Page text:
Some microbes that cause diarrhea may have important beneficial consequences. Researchers have found that the illness-inducing toxin from some strains of the common gut bacterium, Escherichia coli, stifles the growth of cancerous intestinal cells. This discovery may help explain why colon cancer strikes people less often in regions of the world where disease-causing E. coli infections are more common. The finding also suggests promising new directions for treating the cancer.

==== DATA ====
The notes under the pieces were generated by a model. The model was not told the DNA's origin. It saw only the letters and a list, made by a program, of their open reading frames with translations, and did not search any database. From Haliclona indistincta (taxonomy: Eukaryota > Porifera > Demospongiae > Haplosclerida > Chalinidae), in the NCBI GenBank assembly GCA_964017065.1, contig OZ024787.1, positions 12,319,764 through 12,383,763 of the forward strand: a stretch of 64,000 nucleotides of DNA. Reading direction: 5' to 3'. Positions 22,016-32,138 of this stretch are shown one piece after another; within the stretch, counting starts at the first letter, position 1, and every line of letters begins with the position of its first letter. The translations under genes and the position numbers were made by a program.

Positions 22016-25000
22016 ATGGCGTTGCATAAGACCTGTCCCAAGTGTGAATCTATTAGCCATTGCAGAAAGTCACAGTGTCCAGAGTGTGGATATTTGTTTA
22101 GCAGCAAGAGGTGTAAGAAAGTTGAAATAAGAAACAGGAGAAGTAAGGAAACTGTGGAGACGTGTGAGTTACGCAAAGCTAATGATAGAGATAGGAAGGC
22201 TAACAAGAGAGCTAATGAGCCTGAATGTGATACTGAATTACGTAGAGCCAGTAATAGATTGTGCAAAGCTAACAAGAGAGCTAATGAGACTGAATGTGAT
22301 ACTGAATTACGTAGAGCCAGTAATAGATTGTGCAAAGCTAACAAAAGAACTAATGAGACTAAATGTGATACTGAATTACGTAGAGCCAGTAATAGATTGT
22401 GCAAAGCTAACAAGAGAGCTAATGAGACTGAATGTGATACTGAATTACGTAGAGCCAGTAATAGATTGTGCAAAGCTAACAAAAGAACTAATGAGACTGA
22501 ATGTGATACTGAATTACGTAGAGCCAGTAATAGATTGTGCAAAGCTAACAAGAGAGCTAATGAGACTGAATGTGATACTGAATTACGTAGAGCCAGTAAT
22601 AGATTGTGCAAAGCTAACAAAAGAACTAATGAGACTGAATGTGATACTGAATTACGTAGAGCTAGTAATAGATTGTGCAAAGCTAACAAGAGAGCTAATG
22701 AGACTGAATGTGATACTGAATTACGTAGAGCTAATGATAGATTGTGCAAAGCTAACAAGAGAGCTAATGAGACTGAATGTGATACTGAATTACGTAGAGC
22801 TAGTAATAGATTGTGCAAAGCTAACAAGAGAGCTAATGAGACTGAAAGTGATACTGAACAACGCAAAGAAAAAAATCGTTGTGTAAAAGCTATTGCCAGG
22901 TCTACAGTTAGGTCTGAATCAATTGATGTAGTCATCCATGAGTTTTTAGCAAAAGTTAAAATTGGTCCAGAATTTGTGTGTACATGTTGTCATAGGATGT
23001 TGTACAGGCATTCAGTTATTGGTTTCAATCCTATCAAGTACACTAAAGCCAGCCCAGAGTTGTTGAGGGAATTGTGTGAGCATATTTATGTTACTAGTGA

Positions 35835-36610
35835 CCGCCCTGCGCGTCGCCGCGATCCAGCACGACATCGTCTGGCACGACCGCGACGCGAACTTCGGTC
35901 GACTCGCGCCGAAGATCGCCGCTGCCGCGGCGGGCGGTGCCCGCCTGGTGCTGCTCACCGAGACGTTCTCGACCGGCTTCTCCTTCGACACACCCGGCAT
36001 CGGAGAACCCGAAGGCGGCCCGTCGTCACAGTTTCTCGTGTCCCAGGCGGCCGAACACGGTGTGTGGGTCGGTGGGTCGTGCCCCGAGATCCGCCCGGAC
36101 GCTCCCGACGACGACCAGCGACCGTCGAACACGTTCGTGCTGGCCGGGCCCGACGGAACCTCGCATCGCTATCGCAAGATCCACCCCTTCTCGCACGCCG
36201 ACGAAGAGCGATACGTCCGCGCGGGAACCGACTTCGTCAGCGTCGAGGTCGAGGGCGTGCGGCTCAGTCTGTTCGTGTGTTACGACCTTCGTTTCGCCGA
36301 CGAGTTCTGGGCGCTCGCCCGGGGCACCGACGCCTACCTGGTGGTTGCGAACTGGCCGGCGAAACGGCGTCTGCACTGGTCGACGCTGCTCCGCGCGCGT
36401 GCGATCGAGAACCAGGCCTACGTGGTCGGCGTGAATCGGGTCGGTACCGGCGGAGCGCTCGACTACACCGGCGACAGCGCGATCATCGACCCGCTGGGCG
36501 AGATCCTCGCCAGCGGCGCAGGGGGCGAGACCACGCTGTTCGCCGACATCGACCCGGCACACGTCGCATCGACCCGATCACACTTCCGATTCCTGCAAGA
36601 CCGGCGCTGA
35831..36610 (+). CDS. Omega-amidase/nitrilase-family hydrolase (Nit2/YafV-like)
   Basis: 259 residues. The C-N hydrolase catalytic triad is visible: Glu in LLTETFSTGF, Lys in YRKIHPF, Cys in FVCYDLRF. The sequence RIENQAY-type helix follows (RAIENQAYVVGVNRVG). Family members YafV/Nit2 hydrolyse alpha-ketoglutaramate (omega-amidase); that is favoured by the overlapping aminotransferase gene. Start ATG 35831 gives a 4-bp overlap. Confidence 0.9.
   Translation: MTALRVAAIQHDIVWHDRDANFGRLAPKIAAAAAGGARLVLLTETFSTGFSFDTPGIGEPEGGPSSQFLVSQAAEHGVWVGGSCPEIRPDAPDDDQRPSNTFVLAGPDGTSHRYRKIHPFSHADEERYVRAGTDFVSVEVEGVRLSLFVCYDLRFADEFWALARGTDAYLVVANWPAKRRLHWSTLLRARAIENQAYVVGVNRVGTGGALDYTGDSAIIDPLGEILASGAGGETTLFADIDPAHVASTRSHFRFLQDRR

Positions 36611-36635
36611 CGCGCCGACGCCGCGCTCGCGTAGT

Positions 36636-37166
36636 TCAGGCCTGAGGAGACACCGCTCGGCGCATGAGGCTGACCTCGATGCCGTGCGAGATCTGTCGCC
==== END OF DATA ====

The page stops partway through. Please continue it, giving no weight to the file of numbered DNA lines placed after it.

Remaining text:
Each year, about 150,000 people are diagnosed with colon cancer in the United States alone. Although the disease is the fourth-leading cause of cancer-related mortality worldwide, few people living in developing nations contract the illness. That led clinical pharmacologists Giovanni M. Pitari and Scott A. Waldman of Thomas Jefferson University in Philadelphia to suspect environmental factors.